Thank you for your detailed response Michael! It is very helpful and gives me a lot to research and consider for sure. This complex was built in the late 70's as individually owned units. Over time, the original owners have died/sold off, and the majority are now rentals. I think I would be the largest single owner of units, but there are other investors with multiple units. The HOA has a good reserve at this time, and plans capital expenditures based on the ability to pay whenever possible. There is nothing pending at this time.

At $30K per unit @ $6K gross rents, it's a 20% gross return. A $210K single family home would have to rent for $3,500 per month to provide this same return. Also, while having all my eggs in one basket would limit some costs, it would also mean a larger loss if the property is vacant. So lots to think about; I appreciate the information!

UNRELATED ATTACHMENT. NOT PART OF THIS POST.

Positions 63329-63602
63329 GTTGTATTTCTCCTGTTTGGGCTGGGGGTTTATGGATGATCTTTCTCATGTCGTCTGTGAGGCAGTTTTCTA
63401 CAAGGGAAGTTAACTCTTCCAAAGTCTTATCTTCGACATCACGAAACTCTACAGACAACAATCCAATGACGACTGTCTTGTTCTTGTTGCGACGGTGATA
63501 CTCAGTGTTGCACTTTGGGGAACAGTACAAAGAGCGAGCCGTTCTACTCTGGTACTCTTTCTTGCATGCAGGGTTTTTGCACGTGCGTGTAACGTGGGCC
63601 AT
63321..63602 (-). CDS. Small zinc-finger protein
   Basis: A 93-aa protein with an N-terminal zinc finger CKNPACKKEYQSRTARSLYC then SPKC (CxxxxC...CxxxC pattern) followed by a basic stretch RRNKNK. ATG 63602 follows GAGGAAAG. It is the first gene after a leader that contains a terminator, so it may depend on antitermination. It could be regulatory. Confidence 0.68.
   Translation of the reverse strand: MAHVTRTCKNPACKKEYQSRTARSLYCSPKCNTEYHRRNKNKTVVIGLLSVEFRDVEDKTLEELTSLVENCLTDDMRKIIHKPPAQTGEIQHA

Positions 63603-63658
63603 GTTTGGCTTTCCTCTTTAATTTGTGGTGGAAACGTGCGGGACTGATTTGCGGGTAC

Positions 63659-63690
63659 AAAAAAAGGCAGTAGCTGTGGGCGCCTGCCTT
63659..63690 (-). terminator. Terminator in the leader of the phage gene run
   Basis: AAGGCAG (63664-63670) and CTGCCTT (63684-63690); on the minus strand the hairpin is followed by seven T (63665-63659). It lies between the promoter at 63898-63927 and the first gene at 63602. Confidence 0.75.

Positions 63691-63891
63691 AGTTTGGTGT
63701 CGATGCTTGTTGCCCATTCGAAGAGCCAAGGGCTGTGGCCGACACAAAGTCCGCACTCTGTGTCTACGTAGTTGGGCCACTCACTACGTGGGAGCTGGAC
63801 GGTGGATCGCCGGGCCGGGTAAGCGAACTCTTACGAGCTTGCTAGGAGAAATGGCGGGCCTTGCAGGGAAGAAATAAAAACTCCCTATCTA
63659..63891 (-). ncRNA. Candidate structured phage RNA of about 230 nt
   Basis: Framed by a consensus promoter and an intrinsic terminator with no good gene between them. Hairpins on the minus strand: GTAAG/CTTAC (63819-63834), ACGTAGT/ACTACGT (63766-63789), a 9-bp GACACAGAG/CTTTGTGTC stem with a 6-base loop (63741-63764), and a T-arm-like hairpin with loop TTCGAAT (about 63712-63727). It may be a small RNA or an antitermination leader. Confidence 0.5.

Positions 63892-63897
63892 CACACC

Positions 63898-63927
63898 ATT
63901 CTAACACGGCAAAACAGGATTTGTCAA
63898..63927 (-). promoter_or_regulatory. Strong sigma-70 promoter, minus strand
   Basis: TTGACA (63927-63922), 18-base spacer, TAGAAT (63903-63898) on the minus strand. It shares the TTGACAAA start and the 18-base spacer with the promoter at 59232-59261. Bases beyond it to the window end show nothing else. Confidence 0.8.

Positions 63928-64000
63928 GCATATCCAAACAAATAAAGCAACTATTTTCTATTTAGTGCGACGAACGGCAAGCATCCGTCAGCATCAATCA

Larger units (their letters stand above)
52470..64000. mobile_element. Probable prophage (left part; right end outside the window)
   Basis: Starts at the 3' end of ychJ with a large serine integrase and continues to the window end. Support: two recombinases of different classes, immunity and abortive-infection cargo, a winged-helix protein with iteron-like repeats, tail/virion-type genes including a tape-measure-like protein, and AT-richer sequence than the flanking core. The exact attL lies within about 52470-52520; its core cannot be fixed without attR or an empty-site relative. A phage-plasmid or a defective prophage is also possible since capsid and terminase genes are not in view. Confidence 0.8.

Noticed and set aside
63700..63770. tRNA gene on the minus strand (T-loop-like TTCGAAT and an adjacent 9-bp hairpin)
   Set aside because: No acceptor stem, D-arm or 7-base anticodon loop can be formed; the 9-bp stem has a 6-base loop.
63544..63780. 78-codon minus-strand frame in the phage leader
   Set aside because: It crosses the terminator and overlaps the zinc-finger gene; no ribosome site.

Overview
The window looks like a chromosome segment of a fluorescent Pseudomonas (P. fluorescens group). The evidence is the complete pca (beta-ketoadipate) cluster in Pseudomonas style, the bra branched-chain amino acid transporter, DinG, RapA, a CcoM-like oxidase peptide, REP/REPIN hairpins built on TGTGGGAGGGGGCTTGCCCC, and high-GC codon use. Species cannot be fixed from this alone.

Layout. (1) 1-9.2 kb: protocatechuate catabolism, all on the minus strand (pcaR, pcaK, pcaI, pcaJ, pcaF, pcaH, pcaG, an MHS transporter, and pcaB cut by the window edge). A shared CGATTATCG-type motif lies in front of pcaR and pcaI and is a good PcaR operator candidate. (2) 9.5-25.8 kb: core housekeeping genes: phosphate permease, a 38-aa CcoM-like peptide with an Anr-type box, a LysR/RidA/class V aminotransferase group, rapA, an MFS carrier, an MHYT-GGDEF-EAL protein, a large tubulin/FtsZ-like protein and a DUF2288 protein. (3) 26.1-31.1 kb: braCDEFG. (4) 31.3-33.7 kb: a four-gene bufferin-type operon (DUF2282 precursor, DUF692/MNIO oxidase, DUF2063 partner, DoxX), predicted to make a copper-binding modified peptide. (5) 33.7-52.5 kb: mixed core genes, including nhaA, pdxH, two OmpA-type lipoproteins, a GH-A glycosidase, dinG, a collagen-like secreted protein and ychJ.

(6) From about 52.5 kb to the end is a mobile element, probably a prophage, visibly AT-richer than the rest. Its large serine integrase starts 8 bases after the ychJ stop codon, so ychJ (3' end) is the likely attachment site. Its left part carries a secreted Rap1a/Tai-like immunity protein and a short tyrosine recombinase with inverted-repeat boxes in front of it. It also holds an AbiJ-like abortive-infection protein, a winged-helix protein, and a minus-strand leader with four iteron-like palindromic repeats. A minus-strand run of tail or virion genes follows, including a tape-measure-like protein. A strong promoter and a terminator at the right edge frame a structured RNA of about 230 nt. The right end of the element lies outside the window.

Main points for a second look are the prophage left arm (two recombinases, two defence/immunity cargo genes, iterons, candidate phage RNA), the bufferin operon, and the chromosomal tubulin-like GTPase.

I definitely like the idea of transitioning the units to owner-financed sales down the road, and judging by recent individual unit sales, there is potential for bigger profits from those  type of deals.  Mark

i personally will not buy a duplex/townhome etc unless i can buy them all.  i want to control the whole structure (unless it is truly a steal) the area you are looking at is pretty good overall just be aware of construction issues in that part of town

-sewer mains are a bit problem around there

-old electrical panels

-also the issue with number of owner occupied units can bite you and most likely has him when trying to sell them on the mls etc as fha financing would be out the window.